I shopped at Target today for the first time in almost a year. I’m bummed about that, but I only spent ten dollars and it’s not like I’m going to be shopping there regularly.
I’m flying in November and I’m bummed about that too, but my choices are limited. Of more concern to me is how I’m probably going to put my kid on a plane in two weeks, flying alone, and I really, really don’t want her going through the backscatter machine (not so much because of the nakedness but because of the radiation, though obviously the nakedness business is not so wonderful either) and I’m worried about her opting out and being manhandled. I’m taking advice, information, anecdotes and all else on that, if you’d care to leave some in comments.
I’m on the eve of finishing up my first year of teaching. It’s been a crazy ride, ninety eight percent wonderful and maybe the best thing I’ve ever done in my entire life. The children, the method, the environment I’m fortunate enough to be in…it’s all beyond anything I could have dreamed up for myself. I feel about it the way I sometimes feel about Sophia: like I can’t say anything because I’m too fortunate and it’s not fair to anyone else because so many people have children with problems or children they wish were different or children living with terrible traumas. Just so, my job is great, and the world is full of people in horrible jobs that are grinding them down little by little and also full of people who can’t even get jobs and really want them and it just doesn’t seem right to go on and on about my happy, idyllic, peaceful, Montessori classroom (or my happy, smart Montessori child). I feel like I’m skating the meniscus of perfection and that shouldn’t be possible, right? Some other shoe has to be waiting to drop, right? Narrative law says so. I just know that in all the ways it counts (sense of purpose, love of life, general contentment and daily challenges that uplift instead of knocking down) I’m in the right place at the right time doing the right thing.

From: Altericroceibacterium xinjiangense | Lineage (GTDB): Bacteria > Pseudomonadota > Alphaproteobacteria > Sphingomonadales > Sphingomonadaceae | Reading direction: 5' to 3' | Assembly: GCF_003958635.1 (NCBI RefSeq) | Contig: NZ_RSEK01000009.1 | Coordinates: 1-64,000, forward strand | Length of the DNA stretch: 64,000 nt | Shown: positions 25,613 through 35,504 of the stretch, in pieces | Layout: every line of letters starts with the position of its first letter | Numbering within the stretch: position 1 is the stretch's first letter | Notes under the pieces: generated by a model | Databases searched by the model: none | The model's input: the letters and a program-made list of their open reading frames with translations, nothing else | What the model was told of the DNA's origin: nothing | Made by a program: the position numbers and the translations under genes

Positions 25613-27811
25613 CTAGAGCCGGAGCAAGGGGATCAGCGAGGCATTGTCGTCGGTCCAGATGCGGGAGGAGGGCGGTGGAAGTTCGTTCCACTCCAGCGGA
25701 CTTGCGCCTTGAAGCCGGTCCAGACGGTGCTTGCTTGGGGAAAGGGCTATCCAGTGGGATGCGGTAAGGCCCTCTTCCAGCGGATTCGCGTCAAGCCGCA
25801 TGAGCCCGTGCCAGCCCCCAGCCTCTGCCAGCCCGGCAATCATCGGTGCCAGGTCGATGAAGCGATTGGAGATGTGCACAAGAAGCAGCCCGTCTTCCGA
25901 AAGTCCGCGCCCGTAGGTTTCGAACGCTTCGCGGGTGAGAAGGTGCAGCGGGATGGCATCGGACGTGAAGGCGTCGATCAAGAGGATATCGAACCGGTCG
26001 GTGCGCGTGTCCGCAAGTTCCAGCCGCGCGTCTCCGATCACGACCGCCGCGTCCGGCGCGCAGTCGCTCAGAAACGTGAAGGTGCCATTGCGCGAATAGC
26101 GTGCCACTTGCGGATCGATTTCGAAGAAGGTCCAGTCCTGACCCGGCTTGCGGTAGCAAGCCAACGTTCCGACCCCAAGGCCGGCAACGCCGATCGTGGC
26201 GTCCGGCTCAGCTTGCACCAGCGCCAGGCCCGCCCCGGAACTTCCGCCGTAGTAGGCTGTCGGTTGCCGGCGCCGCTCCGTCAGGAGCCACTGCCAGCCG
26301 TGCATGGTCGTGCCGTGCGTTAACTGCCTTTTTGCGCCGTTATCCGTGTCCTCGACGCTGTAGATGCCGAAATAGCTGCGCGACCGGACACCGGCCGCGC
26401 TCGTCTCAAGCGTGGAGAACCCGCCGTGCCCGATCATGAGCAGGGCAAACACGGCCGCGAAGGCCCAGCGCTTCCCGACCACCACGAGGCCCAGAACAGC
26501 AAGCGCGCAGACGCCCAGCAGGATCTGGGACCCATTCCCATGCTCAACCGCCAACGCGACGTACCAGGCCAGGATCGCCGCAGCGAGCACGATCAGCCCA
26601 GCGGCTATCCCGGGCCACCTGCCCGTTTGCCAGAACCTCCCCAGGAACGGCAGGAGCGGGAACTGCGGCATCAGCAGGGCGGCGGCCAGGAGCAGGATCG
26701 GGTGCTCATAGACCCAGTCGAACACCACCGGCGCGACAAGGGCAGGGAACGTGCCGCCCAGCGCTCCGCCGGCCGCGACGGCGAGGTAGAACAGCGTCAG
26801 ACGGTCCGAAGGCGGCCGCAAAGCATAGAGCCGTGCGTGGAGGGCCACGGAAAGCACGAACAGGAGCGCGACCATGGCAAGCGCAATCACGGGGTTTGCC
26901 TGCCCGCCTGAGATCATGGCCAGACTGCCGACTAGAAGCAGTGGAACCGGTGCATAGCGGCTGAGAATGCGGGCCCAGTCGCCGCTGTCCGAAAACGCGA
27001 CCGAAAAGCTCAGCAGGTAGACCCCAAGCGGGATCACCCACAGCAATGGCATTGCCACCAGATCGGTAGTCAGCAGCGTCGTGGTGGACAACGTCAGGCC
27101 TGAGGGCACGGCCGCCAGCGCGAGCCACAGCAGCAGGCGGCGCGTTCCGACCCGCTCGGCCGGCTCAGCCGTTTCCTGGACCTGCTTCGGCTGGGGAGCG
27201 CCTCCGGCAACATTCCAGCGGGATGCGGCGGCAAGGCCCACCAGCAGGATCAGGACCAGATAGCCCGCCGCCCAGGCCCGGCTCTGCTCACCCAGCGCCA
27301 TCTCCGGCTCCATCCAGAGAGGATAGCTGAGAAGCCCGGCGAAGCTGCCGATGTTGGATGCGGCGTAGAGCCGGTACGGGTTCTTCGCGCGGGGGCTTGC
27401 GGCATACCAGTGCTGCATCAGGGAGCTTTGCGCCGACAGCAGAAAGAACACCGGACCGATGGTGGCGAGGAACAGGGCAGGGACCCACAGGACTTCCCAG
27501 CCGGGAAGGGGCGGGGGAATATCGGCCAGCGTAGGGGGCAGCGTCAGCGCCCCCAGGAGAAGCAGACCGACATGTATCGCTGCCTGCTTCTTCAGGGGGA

So I’m not sorry I gave up on writing. I am sorry in the sense that giving up is lame, lame, lame. I acknowledge that. And I didn’t give up in the sense that I’ll never write anything again. I still have this novel and a few short stories hanging around, coming into my mind on my daily commute. So I still want to write, but I’m not sorry I stopped doing it for a while to teach. Besides, I get to tell stories any day I want to. You should hear my story about papyrus, or the one about Henry Hudson, or the one on the peace crane. You should have seen the look in the child’s eyes this week when I gave her the lesson on storywriting. Three sentences long, but if only you could see her look of wonder. First, I wrote: “I went to the beach. I built sandcastles and played in the waves.” Then I said, “Now, when you are writing a story, you may write anything true. Anything that happened to you or that you want to write about. Or…you can make something up.” Then I add the last sentence: “At night, I heard mermaids sing.” I don’t know what it feels like to have a big publication credit or to sell a book, but I’m betting it feels like when that child reads that sentence and her eyes lit up like the whole planet just unwound before her, full of possibilities. “Which of these sentences did I make up?” The one about the mermaids. Yes. That one. I made it up. And so can you.
Oh, and the real reason I started this post? Trader Joe’s stopped making cashews and hibiscus and I loved them SO much. This is my perennial problem with Trader Joe’s. They make something I love, then stop.
Switch to our mobile site